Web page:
This week we’re having a peek at the shopping website and app called Wish (that is, Wish dot com, or Wish.com) for products of all sorts. This site brings heat to the feet of Amazon with a wide variety of products that appear to be extremely well priced and organized extremely well. I must note here that I’m not reviewing any of the products that come from the site and/or app, but the process of visiting the site or app itself – therein lies the rub.
Wish lists a massive amount of products they want to sell for next to no profit. Almost like Amazon. Or so it would seem. In reality, the products they have, or the products we’ve seen so far, are by-and-large knockoffs and/or older models of products no longer on the larger market. Occasionally there’ll be a product from a bigger brand – a Verbatim microSD card, for example – but these are mostly off-brand.
At the same time, Wish works with merchants to sell products. It’s not as if Wish just has a big storehouse with all of these products inside – they work with partners.
They also profess to wish to keep their listings “counterfeit-free.” They do so by having companies sign up as partners before submitting takedown requests if they find their intellectual property infringed on Wish. So even when they lose a listing as a result of one of these requests, they’ve gained another potential brand.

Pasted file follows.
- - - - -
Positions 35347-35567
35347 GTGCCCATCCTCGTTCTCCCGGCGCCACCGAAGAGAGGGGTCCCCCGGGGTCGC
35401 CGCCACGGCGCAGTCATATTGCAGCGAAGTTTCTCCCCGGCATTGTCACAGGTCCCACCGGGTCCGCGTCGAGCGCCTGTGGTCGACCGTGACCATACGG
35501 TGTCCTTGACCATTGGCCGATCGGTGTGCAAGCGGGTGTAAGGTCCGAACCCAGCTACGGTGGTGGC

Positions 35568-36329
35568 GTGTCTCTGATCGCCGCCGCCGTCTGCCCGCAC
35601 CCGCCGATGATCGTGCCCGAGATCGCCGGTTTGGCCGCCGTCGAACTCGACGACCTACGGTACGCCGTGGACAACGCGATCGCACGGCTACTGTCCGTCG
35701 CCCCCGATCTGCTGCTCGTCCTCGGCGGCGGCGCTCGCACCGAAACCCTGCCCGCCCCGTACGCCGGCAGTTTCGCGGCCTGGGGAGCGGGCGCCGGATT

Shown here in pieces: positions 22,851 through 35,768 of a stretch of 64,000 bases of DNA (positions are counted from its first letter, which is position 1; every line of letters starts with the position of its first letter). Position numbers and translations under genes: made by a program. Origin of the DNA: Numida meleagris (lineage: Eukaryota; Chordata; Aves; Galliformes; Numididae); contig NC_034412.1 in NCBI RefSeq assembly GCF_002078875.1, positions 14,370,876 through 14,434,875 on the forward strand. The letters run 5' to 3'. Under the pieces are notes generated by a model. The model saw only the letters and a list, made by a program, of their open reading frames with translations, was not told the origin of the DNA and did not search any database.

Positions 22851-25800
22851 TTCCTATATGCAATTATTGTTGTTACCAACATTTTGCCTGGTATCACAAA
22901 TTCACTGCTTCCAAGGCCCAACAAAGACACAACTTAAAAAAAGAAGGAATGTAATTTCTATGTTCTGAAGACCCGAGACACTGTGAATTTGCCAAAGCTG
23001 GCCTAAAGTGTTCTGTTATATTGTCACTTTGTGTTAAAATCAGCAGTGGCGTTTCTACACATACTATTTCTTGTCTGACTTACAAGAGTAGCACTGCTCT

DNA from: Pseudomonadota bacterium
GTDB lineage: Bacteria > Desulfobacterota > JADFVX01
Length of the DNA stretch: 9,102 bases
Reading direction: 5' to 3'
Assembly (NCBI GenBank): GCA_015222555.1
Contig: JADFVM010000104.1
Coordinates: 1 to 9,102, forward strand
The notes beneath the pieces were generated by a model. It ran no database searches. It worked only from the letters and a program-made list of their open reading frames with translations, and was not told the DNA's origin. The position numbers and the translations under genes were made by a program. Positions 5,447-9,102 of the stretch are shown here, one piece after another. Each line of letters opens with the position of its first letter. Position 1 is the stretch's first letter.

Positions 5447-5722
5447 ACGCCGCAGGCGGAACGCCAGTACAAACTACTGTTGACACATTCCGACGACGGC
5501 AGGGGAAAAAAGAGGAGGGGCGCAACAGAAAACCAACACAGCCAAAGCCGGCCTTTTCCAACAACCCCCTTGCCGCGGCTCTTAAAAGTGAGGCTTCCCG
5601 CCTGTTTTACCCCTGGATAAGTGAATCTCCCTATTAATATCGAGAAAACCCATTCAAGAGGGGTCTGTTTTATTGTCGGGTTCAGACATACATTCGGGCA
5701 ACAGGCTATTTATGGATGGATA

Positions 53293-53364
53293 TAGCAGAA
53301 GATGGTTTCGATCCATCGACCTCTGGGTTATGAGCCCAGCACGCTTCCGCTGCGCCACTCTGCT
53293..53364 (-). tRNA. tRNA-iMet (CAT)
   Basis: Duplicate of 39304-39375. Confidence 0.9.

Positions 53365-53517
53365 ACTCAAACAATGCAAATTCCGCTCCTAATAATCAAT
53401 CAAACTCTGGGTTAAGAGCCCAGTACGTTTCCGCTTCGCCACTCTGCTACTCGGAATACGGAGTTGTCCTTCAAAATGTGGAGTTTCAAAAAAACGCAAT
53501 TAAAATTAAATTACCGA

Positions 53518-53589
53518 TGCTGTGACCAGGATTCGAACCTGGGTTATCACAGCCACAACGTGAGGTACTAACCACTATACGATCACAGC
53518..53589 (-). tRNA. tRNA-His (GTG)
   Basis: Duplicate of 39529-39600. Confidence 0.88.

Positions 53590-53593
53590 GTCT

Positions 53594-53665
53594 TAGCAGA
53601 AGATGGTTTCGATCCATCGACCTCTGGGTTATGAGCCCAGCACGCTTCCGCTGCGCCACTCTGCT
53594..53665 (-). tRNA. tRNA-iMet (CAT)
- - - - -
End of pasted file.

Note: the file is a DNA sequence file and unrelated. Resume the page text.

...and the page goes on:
The Wish brand is extremely fresh. The brand is one word, and the type logo is refined. The color blue is bright and inviting, and the simplicity of the platform compliments the identity of the company. All of this, centering in on that one extremely well-designed logo makes for an environment consumers trust implicitly.
Can Wish be trusted?
Just as much as eBay or Amazon can be trusted, Wish can be trusted. This isn’t a store like Amazon, and it’s not exactly the same sort of situation as eBay – it’s sort of in the middle. Each product’s shipment is the responsibility of the seller, and there are hundreds of sellers (if not more) working with Wish already.
The designers responsible for the web and app design of Wish are extremely skilled. They’ve created an environment that’s engaging, fun, and smart. They’ve created a place that’s fun to spend time, money, and effort on.
They’ve created a place where you’ll not only spend 30+ minutes (according to their estimates per user) browsing, you’ll spend a whole lot of cash, too. Before you know it, you’ll have purchased a large amount of product that you do not need for prices that seem unbelievable.
The most important part of this situation is the time-tested and always-correct rule. If it seems too good to be true, it almost certainly is. Meanwhile, Amazon’s fighting the Wish way with their own sale section eloquently called “$10 & UNDER WITH FREE SHIPPING.” Subtle!